Fitness Equipment Worth Buying
Fitness Equipment Worth Buying
Over nearly a decade of providing fitness programs for the autism and special needs populations, I have played around and tested a good abundance of different equipment. Since most of my practice focused on in-home sessions with clients, my fitness equipment had to be portable, safe, and have few, if any, moving parts. Fortunate for me and my clients, the most effective (both cost and from a physical standpoint) equipment is all portable, takes up relatively little space and is, for the most part, *safe.
*Safe can be an unfortunately relevant term.
I won’t launch into my typical 5,000-word tirade about how awful fitness machines are for most populations (particularly young populations with special needs). I will say that I have had many a conversation with an enthusiastic school administrator who tells me that they just purchased a brand new treadmill. When they inevitably ask me what to do with it, I usually tell them to sell it so they can use the PE room space more efficiently. The same goes for big, shiny new apparatuses that weigh nearly a ton and are for “arms, or abs, or legs.” These machines all came out of the 1970’s bodybuilding craze, and have left, in their wake, a great wave of misinformation about what fitness actually is and how to get there.
Objects vs. Objectives
Measuring by peering into shopping carts and living rooms around the country, it is clear we like stuff. And stuff can be cool. The problem, fitness-wise, is when we base exercise around a piece of equipment (or, usually something that more closely fits with the term “devise”) rather than considering the goals we have, or should have, for our athletes and students.
Objectives are the sun around which our fitness programs revolve. I want my athletes with special needs to bend, push, pull, rotate, and locomote safely and efficiently, with strength, stability, and coordination. The more varied situations they can perform these movements, the more fit they become. Not only do I want my athletes pushing, pulling, and bending, I want them doing it in different situations with different equipment, and I do not want them sitting down while they exercise.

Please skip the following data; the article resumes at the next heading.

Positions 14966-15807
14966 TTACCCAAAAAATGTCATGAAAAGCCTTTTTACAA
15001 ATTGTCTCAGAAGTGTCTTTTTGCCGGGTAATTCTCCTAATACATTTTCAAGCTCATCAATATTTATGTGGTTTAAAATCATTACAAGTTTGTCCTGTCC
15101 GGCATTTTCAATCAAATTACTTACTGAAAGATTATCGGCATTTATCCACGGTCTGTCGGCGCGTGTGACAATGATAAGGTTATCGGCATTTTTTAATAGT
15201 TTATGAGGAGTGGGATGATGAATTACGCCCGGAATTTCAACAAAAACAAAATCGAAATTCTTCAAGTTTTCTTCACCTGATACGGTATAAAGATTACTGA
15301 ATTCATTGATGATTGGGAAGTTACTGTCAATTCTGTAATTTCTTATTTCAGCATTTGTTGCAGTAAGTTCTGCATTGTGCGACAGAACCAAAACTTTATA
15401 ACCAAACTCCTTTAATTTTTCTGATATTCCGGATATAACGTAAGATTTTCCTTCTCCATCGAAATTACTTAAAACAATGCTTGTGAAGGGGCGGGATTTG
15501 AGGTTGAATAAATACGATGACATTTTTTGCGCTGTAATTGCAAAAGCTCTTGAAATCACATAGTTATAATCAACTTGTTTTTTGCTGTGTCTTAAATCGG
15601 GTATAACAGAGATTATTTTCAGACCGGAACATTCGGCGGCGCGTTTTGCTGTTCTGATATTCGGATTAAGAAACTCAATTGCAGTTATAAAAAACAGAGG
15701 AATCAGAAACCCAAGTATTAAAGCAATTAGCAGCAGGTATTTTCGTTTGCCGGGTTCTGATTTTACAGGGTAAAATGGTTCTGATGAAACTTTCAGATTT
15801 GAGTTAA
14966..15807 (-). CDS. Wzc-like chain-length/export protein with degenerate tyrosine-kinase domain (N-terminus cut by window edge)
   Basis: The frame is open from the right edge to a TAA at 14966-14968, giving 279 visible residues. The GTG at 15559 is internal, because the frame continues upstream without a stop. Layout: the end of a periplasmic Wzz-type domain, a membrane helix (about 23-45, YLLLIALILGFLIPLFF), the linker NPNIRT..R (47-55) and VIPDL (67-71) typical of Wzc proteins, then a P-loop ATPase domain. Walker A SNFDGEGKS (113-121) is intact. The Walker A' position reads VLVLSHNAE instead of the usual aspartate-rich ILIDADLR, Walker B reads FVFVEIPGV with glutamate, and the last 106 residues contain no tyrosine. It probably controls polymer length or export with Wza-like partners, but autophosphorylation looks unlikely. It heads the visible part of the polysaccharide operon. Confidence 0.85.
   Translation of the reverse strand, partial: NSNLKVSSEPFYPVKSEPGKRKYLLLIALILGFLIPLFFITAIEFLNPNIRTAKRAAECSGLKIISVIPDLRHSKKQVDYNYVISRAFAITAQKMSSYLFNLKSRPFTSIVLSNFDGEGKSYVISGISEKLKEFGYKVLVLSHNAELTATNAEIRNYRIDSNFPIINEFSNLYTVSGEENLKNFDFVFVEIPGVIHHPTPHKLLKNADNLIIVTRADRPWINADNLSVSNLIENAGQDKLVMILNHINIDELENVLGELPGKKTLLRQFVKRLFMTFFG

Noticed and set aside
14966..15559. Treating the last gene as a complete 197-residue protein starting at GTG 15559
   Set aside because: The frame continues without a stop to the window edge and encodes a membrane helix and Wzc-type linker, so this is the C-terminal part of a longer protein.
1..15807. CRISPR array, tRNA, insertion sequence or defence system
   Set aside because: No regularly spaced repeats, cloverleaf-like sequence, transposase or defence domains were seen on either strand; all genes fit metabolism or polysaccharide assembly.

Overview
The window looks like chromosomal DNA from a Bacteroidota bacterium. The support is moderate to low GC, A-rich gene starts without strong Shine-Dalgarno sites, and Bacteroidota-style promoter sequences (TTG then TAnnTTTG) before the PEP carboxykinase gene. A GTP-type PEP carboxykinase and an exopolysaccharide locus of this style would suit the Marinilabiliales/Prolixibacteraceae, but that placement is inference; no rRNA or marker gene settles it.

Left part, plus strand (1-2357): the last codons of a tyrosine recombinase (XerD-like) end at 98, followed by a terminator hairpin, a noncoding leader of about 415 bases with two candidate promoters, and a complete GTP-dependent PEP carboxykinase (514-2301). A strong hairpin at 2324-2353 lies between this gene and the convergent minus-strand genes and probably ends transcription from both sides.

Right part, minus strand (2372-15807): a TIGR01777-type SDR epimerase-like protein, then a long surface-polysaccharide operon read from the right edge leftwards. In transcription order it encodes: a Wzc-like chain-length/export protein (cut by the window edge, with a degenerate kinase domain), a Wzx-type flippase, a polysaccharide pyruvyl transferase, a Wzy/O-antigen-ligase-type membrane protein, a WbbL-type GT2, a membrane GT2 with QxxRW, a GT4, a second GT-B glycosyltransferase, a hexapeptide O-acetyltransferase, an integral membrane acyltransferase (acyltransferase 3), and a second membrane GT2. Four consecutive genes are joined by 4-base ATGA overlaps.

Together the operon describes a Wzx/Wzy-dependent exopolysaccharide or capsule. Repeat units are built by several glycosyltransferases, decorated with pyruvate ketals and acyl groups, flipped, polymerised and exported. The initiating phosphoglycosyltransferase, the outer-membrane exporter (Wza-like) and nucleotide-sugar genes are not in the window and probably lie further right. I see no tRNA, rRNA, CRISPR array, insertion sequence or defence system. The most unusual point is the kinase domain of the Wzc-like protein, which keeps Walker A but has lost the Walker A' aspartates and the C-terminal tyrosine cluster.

The Good Stuff
If you’re like me, you’ve skipped the introduction and explanation stuff, promised yourself you would read it later, and come down here to check out the equipment that I actually recommend and use with my ASD and special needs clients. Each of these items wound up in this section because they can:
- Be used with nearly every individual
- Are non-specific and can be used for a wide variety of exercises
- Are safe and fun
- Are economical
Well, let the listing begin.
1) Spot markers
Have an 11-year old who has trouble attending? Have a 7-year old who is already doing single-leg lateral hops? Spot markers are the answer! If it weren’t for spot markers, I would be placing duct tape on every carpet and gym floor I work on. As exhibited above, spot markers come in an array of colors, shapes, sizes, and can even be employed for educational or communication targets as well. “Hop to the red star” or “Jump to a multiple of nine” are two ways in which we can mix plyometrics and academics (I am such a raving dork). Spot markers are great for activities that require attending, hopping, jumping, big steps, or specific distances. I usually browse the options on www.Flaghouse.com